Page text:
Submitted to: Grazinglands Research Laboratory Miscellaneous Publication
Publication Type: Abstract Only
Publication Acceptance Date: 7/12/2020
Publication Date: 10/8/2020
Citation: Fortuna, A., Steiner, J.L., Moriasi, D.N., Starks, P.J. 2020. Use of zone sampling to measure soil health: Differentiating between spatial variability and the effects of soil conservation practices[abstract]. In: ASA-CSSA-SSSA International Annual Meeting. Translating Visionary Science to Practice, Novemeber 2020. https://scisoc.confex.com/scisoc/2020am/meetingapp.cgi/Paper/127747.
Interpretive Summary: Abstract only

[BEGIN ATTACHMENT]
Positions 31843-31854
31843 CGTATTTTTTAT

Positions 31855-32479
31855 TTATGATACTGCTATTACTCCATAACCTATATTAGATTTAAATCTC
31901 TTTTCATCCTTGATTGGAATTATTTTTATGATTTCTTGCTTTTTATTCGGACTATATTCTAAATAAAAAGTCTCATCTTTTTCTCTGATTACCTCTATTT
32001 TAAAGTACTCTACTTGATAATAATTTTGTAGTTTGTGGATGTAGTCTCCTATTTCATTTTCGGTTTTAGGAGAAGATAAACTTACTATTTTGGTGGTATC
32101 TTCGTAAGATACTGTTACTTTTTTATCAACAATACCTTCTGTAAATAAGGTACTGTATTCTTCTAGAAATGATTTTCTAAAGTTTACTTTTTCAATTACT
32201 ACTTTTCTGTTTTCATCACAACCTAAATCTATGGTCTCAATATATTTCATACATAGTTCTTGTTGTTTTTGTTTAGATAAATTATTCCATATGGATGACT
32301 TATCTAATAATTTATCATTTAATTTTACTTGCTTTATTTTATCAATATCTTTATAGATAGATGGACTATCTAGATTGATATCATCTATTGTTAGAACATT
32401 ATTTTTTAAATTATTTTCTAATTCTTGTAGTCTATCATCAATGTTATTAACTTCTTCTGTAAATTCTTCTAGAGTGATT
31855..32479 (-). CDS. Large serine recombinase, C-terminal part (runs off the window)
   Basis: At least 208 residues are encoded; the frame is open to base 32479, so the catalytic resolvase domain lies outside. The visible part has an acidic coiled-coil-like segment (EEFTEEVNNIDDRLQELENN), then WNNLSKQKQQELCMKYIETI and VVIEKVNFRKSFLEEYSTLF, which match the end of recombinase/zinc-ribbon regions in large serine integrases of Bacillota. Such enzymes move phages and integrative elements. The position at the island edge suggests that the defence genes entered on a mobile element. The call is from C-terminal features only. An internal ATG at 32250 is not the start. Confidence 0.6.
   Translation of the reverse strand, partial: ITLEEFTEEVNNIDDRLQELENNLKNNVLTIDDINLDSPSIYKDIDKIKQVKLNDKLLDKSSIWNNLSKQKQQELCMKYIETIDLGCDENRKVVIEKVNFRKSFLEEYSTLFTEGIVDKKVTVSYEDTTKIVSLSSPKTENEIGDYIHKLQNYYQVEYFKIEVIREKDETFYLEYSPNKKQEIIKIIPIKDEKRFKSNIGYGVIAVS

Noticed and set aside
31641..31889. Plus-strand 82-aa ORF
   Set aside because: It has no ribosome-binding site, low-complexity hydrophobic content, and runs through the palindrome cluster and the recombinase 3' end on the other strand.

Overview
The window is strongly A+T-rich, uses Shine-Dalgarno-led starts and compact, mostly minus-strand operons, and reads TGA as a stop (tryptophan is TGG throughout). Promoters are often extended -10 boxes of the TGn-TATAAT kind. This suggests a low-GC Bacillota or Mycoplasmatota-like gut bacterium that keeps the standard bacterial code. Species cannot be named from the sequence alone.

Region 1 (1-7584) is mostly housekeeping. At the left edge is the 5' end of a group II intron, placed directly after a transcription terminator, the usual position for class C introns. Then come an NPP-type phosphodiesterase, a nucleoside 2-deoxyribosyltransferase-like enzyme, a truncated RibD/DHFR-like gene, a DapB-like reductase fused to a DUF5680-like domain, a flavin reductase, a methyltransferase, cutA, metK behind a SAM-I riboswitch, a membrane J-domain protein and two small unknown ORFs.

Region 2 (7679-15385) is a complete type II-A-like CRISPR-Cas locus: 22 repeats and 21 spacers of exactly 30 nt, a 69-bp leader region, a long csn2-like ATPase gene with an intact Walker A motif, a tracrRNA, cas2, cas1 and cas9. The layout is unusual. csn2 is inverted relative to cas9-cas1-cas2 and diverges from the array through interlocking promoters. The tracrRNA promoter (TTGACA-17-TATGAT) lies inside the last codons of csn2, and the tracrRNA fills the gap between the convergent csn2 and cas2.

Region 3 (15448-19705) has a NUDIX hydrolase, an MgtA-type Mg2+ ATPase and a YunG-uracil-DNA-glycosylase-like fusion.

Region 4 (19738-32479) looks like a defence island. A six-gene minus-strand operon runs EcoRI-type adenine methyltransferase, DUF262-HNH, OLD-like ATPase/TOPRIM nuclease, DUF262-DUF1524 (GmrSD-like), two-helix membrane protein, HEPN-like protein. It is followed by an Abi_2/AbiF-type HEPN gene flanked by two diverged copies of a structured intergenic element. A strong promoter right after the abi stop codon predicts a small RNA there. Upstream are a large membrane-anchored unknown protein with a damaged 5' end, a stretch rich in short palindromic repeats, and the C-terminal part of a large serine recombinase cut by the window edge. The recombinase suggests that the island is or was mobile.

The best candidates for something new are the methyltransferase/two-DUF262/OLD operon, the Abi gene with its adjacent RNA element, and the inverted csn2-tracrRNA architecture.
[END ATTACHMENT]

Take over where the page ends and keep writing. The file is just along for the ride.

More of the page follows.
Technical Abstract: Most of the research relevant to land managers is conducted at field to watershed scales with areas of one or more hectares. However, many biogeochemical processes vary significantly within a few meters. Creating replicate sampling zones that define landform complexes representing uniform zones of management without the confounding effects associated with inherent spatial variability can aid researchers in addressing the issue of scale. Our experiment established in 1976 contains eight 1.6 ha watershed treatments in paddocks that are representative of southern tall grass prairie or winter wheat (Triticum aestivum) in tilled or reduced tillage systems with and without forage cover crop mixes. A class I soil survey was conducted in 2018 and watersheds were grid sampled across a catena creating four replicate sampling zones per landscape position enabling a randomized complete block design to be applied across the watersheds. This design allowed for testing of interactions among management and landscape effects as well as to obtain means and standard errors for soil health measurements. Additionally, samples were analyzed using principle components analysis. A suite of soil health measurements was taken randomly within 4 replicate blocks, 4.6 m x 3.8 m at top, side and toe slopes with a hydraulic probe. Baseline measurements included: Mehlich 3 P, Ca+2, Mg+2, K+, micronutrients, soil texture, bulk density, pH, soil organic C and N, particulate organic matter and the resistant fraction of soil organic C. The majority of variables associated with soil classification varied with landscape position and depth. These included clay content, base saturation (Ca, Mg, K) and pH as well as S and P. Carbon and N fractions varied with land use and or depth. Our initial efforts to parameterize the inherent spatial variability of these watersheds in order to determine the effects of land management on soil health were successful.